Wednesday, March 12, 2008

The Oldest "Living" Detective

After a (not so) brief break from "Detectives" series, we are back with the non-desi detectives. And to start off, we bring you the oldest "living" detective.

Marcus Didius Falco (series by Lindsey Davis):

Apparently, the lot of a Personal Informer in the roman times was not so different. He had to work on divorce cases, sometimes was treated worse than the criminals he investigated, and got the girl at the end (if not girls in between).

Luckily for Marcus, he literally bumps into an important case. When he uncovers the plot surrounding the missing silver pigs (ingots, which are used to pay the Praetorian Guard, the emperor's personal bodyguards), he gains the favour of the Emperor Vespasian, who is establishing himself on the throne.

Unfortunately for Marcus (and quite otherwise for us), the tight purse strings of the emperor means that Falco has to work as an imperial spy, at the same time handling the same-old murder and divorce cases. While this makes him an enemy of the Chief Spy Anacrites (whom Marcus easily outwits when necessary), it also means he can have two masters pay him for "important" cases, a fact he uses shrewdly.

He meets his lover, later wife and partner, Helena Justina, on his first case. A Senator's daughter, she is a headstrong, yet loving woman, who handles Falco's family as well as the pressures of his dangerous job quite well. Elegant, highly intelligent (and well-read being a Senator’s daughter) and thoroughly stubborn, she is at the same time perfect and highly inappropriate (given the times and their social ranks) match for Falco.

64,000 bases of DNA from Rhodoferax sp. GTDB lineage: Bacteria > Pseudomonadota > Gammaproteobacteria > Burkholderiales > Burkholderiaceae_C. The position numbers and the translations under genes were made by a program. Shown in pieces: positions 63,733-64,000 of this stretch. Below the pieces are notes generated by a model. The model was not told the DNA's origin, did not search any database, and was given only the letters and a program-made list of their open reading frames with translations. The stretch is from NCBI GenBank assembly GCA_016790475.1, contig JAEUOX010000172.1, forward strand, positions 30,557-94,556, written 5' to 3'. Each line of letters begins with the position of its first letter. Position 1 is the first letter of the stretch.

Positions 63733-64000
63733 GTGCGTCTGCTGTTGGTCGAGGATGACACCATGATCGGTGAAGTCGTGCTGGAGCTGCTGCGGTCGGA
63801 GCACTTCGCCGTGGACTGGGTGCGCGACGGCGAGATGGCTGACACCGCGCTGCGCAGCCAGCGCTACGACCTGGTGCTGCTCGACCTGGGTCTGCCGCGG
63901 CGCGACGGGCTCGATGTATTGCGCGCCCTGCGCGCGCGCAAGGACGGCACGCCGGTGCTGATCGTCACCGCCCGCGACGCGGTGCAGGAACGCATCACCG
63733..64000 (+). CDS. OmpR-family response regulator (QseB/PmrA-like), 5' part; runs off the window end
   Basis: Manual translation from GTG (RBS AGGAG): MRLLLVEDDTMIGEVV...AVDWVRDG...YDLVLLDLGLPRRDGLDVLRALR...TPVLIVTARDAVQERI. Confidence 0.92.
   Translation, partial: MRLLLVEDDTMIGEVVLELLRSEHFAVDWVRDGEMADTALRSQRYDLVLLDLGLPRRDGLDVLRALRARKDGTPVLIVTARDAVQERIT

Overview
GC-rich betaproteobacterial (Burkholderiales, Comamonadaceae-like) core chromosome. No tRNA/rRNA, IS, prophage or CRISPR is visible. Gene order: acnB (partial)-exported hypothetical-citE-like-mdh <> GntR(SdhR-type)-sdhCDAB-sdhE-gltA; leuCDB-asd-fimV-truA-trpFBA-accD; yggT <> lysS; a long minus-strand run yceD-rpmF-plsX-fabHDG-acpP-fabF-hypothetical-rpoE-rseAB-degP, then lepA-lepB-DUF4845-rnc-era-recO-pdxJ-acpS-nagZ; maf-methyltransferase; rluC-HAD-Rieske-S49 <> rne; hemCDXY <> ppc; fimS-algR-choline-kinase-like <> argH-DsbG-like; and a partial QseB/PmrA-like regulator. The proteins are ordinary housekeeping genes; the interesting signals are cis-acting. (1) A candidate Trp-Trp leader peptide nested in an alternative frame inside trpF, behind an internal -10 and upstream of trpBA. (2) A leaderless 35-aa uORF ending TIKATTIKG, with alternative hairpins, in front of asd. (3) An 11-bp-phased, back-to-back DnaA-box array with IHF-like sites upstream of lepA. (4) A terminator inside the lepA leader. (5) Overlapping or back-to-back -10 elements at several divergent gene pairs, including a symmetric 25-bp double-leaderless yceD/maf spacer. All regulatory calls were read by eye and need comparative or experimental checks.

Falco, on his own is not an easy man to handle either. A soldier who served (but did not fight) in Britain during Boudicca's revolt, his military service has given him valuable experience. He is well aware that being a spy and a PI, puts him on almost the last rung of any hierarchy (though his social "rank" improves thanks to the royal favour), but has wits and brute force more than enough to survive in the cut-throat world. Being a staunch republican, he frets before taking up the job for Vespasian, but love conquers his personal beliefs.

Amidst the rich descriptions of post-Nero Rome, its culture, class relationships and festivities, what makes these novels really special is the wit and sarcastic commentary by one Marcus Didius Falco. Having a horrific murder or two, and a beauty or two doesn't hurt either.

Note: The age of the persons, as mentioned in the series refers to how old they would be if they had lived till today, and has nothing to do with the age as per canon. "Living" means that the author is continuing the series, as opposed to "non-living" where either the author cannot continue the series, or the character is dead according to canon.

- The Great Eagle Has Spoken

P.S. From now on, The "Detectives" series will be a monthly (possibly twice-monthly) feature with non-desi detectives.